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Original Investigation
May 2016

A National Perspective of the Risk, Presentation, and Outcomes of Pediatric Thyroid Cancer

Author Affiliations
  • 1Department of Surgery, Tulane University School of Medicine, New Orleans, Louisiana
  • 2Department of Biostatistics and Bioinformatics, Tulane University School of Public Health and Tropical Medicine, New Orleans, Louisiana
  • 3Department of Otolaryngology, Tulane University School of Medicine, New Orleans, Louisiana
JAMA Otolaryngol Head Neck Surg. 2016;142(5):472-478. doi:10.1001/jamaoto.2016.0104

Importance  Thyroid cancer is the most common endocrine malignant neoplasm in children and adolescents. Despite a more advanced presentation of thyroid cancer, younger patients tend to have a more favorable prognosis and a lower mortality rate than adults with thyroid cancer.

Objective  To examine the presentation and outcomes of thyroid cancer in pediatric patients.

Design, Setting, and Participants  A cross-sectional weighted analysis was performed using data from the Nationwide Inpatient Sample from January 1, 2003, to December 31, 2010. Patient data were derived from a sample of 20% of community hospitals in the United States. Six hundred forty-four children and adolescents (age, <18 years; hereinafter referred to as children) with thyroid cancer were compared with 43 536 adults (age, ≥18 years) with thyroid cancer. Data were analyzed from December 7, 2014, to November 19, 2015.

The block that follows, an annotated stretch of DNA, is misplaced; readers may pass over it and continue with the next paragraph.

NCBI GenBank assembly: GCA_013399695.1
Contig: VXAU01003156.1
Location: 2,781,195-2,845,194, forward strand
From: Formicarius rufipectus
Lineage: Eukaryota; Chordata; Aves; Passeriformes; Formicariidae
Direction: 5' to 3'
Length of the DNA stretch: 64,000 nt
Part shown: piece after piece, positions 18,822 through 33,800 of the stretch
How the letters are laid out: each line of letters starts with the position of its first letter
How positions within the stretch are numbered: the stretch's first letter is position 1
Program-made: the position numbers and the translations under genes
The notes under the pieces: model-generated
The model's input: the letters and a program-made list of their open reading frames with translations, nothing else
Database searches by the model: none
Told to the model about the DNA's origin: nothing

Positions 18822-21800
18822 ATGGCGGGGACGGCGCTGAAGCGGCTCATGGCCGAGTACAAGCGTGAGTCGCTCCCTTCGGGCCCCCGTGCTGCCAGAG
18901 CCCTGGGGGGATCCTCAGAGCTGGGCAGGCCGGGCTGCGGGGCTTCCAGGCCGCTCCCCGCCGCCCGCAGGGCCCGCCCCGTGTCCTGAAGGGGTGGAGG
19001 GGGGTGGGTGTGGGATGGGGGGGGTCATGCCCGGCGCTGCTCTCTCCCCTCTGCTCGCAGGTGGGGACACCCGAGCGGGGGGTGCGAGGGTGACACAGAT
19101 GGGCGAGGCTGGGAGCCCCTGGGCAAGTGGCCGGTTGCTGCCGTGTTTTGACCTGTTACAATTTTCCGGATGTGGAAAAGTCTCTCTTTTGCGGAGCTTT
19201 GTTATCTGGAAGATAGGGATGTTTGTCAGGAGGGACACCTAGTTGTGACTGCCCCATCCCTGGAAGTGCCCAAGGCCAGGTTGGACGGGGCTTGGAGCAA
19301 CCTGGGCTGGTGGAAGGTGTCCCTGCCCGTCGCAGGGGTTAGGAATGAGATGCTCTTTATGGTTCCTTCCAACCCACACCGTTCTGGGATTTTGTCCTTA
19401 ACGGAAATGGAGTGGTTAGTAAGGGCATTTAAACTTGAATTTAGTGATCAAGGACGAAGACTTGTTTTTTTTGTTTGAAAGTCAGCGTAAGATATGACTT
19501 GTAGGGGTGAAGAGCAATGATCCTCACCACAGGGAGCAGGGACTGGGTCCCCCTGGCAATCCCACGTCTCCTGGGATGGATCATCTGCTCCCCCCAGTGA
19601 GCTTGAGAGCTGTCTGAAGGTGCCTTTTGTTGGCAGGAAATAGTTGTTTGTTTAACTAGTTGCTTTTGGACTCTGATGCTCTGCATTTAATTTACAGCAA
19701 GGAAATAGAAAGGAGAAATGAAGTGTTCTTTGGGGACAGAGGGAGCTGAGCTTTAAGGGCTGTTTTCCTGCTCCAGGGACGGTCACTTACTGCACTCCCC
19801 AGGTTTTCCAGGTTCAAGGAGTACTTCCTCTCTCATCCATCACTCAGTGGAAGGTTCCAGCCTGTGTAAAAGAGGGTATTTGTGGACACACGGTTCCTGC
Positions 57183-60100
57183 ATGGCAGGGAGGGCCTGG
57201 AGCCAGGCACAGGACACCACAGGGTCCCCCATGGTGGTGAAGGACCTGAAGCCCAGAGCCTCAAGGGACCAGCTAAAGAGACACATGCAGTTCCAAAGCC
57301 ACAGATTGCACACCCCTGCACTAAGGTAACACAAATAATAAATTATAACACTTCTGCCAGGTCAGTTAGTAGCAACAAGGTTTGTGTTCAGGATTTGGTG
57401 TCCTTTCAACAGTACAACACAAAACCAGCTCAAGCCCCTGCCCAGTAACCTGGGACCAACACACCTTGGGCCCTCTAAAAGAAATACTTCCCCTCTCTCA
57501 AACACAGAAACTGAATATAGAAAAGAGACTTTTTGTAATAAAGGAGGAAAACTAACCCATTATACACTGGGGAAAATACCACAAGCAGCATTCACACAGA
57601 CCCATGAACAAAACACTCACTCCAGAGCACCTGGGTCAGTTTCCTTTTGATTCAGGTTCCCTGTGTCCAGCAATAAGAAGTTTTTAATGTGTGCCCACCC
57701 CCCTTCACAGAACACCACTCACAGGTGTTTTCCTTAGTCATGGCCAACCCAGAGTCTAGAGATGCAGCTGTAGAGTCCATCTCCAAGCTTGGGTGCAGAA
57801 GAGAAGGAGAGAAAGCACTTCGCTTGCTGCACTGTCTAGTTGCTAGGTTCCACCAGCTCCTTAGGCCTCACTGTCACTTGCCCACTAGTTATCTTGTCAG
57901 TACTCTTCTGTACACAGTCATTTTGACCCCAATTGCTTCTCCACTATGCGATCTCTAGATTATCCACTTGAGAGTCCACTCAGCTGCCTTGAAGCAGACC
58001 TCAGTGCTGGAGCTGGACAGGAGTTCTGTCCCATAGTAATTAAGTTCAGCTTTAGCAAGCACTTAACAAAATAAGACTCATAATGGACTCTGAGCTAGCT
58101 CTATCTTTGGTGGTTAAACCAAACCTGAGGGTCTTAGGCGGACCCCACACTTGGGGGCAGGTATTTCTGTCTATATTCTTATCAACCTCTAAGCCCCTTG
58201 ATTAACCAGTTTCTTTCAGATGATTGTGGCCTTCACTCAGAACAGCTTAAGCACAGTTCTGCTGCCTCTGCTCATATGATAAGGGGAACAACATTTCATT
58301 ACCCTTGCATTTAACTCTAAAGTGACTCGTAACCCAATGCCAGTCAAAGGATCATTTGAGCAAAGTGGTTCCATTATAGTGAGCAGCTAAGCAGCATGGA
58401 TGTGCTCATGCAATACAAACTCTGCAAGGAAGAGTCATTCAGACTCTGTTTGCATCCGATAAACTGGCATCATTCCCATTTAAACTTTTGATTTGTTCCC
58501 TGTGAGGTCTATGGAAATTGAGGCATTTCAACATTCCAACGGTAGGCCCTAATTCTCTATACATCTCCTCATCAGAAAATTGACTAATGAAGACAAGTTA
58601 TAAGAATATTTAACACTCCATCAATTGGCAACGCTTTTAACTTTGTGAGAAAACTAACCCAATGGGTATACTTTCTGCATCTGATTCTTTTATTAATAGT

Exposures  Thyroid cancer and thyroidectomy.

Main Outcomes and Measures  Presentation and management characteristics of thyroid cancer and thyroidectomy outcomes in relation to surgeon volume and specialty.

Results  A total of 644 cases of pediatric thyroid cancer were included (female, 77.3%; mean [SEM] age, 13.8 [0.2] years), corresponding to a weighted sample of 32 563. Compared with adults with thyroid cancer, children were more likely to present with cervical lymph node involvement (31.5% vs 14.7%; odds ratio [OR], 2.29; 95% CI, 1.76-2.97; P < .001) and lung metastases (5.7% vs 2.2%; OR, 2.79; 95% CI, 1.82-4.28; P < .001), whereas bone metastases were more frequent in adults (0.3% vs 1.1%; OR, 0.23; 95% CI, 0.06-0.90; P = .04). Children were more likely to be treated by a low-volume surgeon (26.9% vs 16.0%; OR, 2.09; 95% CI, 1.26-3.48; P = .005) or a pediatric surgeon (14.5% vs 9.6%; OR, 1.66; 95% CI, 1.04-2.67; P = .04) and in a low-volume hospital (20.5% vs 15.2%; OR, 2.97; 95% CI, 1.60-5.54; P < .001) or a teaching hospital (81.7% vs 63.1%; OR, 3.61; 95% CI, 2.33-5.60; P < .001). Compared with those treated by low-volume surgeons, children treated by high-volume surgeons were less likely to experience postoperative complications (14.3% vs 35.9%; OR, 0.16; 95% CI, 0.05-0.51; P = .002) or a hospital stay of more than 1 day (49.8% vs 67.9%; OR, 0.36; 95% CI, 0.15-0.90; P = .03). Management by pediatric surgeons did not significantly alter the risk for postoperative complications compared with other specialties (21.3% vs 18.5%; OR, 1.71; 95% CI, 0.64-4.53, P = .28). Management of thyroid cancer in children was significantly more costly (>$10 067.08/case) compared with adults (P = .04).

Conclusions and Relevance  Compared with thyroid cancer in adults, pediatric thyroid cancer is more likely to present as advanced disease and to be managed by low-volume or pediatric surgeons. In addition, within the United States, surgeon volume appears to be more crucial in determining thyroidectomy outcomes than the surgeon’s field of specialization.